The UK government recently announced the launch of a nationwide £52million per year (€84.8m) initiative to hand out free fruit to 4-6 year olds. The same government set out recommendations to school caterers in April to decrease the use of cheese in school meals.
Tom Sanders, professor of nutrition & dietetics at Kings College London, is critical of these initiatives because he believes they do not address the key nutritional problems facing children.
Sanders supports targeted interventions to increase the intake of fruit among the more deprived sections of the population who do not consume a balanced diet but he condemned the proposed universal expansion of the School Fruit scheme as a scandalous waste of money. According to a statement from the British Cheese Board, Sanders said: "My research into the government's own National Diet and Nutritional Survey (NDNS) of young people aged 4 to 18 years' showed that cheese could make an important contribution to the diets of children, especially those from poor families."
Calcium is needed to build strong bones and vitamin A helps fend off infections. A key source of these nutrients are dairy foods. The NDNS shows that 44 per cent of boys (4 to 18yrs) and 50 per cent of girls consume less than the Reference Nutrient Intake (RNI) of calcium. Similarly, nearly two thirds of boys and 61 per cent of girls (and over 70 per cent of teenage girls) had diets that contained less than the RNI of vitamin A.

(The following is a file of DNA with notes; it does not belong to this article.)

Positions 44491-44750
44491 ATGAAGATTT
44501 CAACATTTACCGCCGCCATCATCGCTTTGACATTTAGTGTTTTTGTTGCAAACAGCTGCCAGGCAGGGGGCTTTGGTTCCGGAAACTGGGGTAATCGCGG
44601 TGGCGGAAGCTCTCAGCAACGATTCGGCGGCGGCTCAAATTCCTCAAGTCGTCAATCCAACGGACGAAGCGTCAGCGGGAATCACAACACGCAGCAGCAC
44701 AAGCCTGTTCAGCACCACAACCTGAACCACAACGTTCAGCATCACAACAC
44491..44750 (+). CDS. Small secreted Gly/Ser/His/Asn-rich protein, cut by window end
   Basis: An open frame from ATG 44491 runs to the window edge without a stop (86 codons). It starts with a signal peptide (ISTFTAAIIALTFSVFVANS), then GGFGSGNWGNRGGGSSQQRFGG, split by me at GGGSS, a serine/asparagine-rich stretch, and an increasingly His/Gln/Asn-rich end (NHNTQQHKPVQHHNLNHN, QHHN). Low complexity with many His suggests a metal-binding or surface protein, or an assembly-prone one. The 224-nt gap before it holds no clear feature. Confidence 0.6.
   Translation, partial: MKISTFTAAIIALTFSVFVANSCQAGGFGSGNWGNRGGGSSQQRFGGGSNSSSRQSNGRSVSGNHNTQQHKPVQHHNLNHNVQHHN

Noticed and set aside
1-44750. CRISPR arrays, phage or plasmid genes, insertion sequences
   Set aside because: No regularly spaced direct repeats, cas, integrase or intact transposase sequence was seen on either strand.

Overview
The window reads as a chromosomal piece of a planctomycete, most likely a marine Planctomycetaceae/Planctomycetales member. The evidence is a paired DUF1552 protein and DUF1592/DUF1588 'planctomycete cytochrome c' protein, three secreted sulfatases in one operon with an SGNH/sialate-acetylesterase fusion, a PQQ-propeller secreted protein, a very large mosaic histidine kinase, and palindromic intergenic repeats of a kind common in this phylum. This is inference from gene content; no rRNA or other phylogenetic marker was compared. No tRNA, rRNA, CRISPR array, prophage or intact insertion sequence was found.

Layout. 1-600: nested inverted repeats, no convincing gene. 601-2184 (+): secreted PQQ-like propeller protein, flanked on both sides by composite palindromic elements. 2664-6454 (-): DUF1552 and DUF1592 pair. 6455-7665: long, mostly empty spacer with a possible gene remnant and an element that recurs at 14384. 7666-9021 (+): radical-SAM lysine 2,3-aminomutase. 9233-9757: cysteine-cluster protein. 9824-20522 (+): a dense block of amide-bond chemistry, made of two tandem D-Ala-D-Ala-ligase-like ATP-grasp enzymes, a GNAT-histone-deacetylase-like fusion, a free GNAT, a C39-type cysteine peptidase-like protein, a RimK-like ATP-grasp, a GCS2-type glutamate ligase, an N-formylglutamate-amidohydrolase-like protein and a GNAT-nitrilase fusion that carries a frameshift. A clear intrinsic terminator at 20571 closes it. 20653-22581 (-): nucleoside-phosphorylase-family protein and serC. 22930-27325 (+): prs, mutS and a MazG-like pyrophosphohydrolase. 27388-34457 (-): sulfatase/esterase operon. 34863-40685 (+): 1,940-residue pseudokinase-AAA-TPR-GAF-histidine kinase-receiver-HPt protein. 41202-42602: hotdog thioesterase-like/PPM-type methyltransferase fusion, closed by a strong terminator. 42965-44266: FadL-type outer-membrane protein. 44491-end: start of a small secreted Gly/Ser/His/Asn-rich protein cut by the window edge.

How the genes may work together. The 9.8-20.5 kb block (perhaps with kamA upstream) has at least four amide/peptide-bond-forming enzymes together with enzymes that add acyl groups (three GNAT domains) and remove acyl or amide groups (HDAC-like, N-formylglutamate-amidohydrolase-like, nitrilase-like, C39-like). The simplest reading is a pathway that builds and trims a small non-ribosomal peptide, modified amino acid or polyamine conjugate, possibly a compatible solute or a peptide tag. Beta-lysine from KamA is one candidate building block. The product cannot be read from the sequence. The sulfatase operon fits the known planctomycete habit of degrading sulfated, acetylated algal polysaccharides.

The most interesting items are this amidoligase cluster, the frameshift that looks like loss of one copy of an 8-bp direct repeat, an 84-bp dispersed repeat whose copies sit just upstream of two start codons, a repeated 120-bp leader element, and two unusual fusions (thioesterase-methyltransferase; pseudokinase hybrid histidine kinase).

Research by Professor Sanders showed that children who ate moderate amounts of cheese (about 1oz a day) were far more likely to meet their requirements for calcium and vitamin A than those who avoided cheese.
The British Cheese Board (BCB) believes that the UK government is sending the wrong message to school caterers by discouraging the inclusion of cheese in the school menu.
Nigel White from the BCB criticised the government when he said: "It is a major cause of concern that the government has ignored the findings and conclusions of its own NDNS report, choosing instead to focus on its own political agenda which is unlikely to benefit the health of school children in the foreseeable future."
"The government has the ability to subsidise cheese usage in schools under an EU scheme. This would be more beneficial to children's health, as by eating just one piece of cheese a day children can significantly boost their intake of calcium and Vitamin A. Cheese is so versatile that it is extremely easy to incorporate into the diet."